I know of a hospital that recently went through the accreditation process only to be slapped down.  The slap down was severe enough that the accrediting agency is coming back in a few months to determine whether the accreditation will be retracted, leaving this outfit..well…out of business.  

Why is this important?  This hospital used to be one of the best hospitals anywhere in this part of the country.  What happened?  Quite simply, a change of personnel.  The good doctors left and some not-so-good ones came in.  This change was orchestrated by the administration in the usual “get-rich-quick” scheme that not for profit hospitals engage in.  They all seem to have a very high time preference, as the Austrian economist, Hans Hoppe would say.  Going for the quick money, forgetting the long term consequences, they often damn their long term missions or strategies.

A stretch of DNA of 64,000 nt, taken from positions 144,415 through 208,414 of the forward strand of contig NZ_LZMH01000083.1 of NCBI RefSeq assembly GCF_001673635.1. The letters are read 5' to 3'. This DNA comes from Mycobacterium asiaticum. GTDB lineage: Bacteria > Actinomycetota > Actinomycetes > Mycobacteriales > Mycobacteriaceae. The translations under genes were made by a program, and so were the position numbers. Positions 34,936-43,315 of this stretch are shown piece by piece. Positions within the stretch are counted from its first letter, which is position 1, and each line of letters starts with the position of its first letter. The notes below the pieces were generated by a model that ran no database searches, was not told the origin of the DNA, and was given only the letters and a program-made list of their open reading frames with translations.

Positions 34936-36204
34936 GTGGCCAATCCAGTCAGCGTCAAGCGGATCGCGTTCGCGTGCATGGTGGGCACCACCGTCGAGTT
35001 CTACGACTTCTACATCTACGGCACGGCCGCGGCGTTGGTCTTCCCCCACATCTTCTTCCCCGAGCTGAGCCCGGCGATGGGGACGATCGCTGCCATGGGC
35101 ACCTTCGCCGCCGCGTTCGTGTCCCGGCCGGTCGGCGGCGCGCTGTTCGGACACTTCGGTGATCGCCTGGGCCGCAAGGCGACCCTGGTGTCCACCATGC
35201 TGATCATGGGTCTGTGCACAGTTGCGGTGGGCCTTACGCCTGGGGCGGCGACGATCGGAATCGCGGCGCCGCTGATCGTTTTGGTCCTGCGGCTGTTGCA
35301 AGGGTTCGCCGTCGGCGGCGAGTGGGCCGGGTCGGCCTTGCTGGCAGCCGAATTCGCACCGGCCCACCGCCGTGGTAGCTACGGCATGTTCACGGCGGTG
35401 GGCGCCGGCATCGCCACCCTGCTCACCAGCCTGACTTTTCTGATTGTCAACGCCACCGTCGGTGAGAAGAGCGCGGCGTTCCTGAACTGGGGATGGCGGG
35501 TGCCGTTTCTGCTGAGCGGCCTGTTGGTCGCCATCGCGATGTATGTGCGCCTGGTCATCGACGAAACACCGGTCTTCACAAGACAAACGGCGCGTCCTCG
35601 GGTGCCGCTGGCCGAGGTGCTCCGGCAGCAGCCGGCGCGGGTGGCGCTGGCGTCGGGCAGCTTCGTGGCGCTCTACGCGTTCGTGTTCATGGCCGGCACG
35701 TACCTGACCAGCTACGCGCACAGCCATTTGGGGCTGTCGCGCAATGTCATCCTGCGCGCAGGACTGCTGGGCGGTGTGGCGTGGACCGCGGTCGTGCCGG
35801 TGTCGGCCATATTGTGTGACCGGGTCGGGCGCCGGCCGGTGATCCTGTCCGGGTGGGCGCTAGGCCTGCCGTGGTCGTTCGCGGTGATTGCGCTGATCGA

Forget the fancy new buildings.  Forget the advertising budgets or the sports team sponsorships.  What makes a great medical facility is the people inside.  The physicians that work there and the staff working for them.  That’s it.  Pretty simple.  I saw a great example of this last week.  A friend of mine reached out to me to help his nephew get to a surgeon that could help with a problem that the family had already been told required surgery.  I arranged for him to see one of the best surgeons I know, who specializes in this young man’s problem.  

OK.  You already know the rest, don’t you?  Greedy doctors prey on the sick, especially those who own their own facilities, right?  Hardly.  An exam and an MRI revealed that the young man plainly did not need surgery.  Nor did he receive surgery, as the people involved were the right people this time, unlike the prior surgeon who had been involved and had recommended an unnecessary procedure.  

One of my partners recently told me that some rich old man in Tulsa once said that doctors are like drill pipe:  remove one here or there and stick another one in his place. My friend’s nephew and his family would beg to differ.

G. Keith Smith, M.D.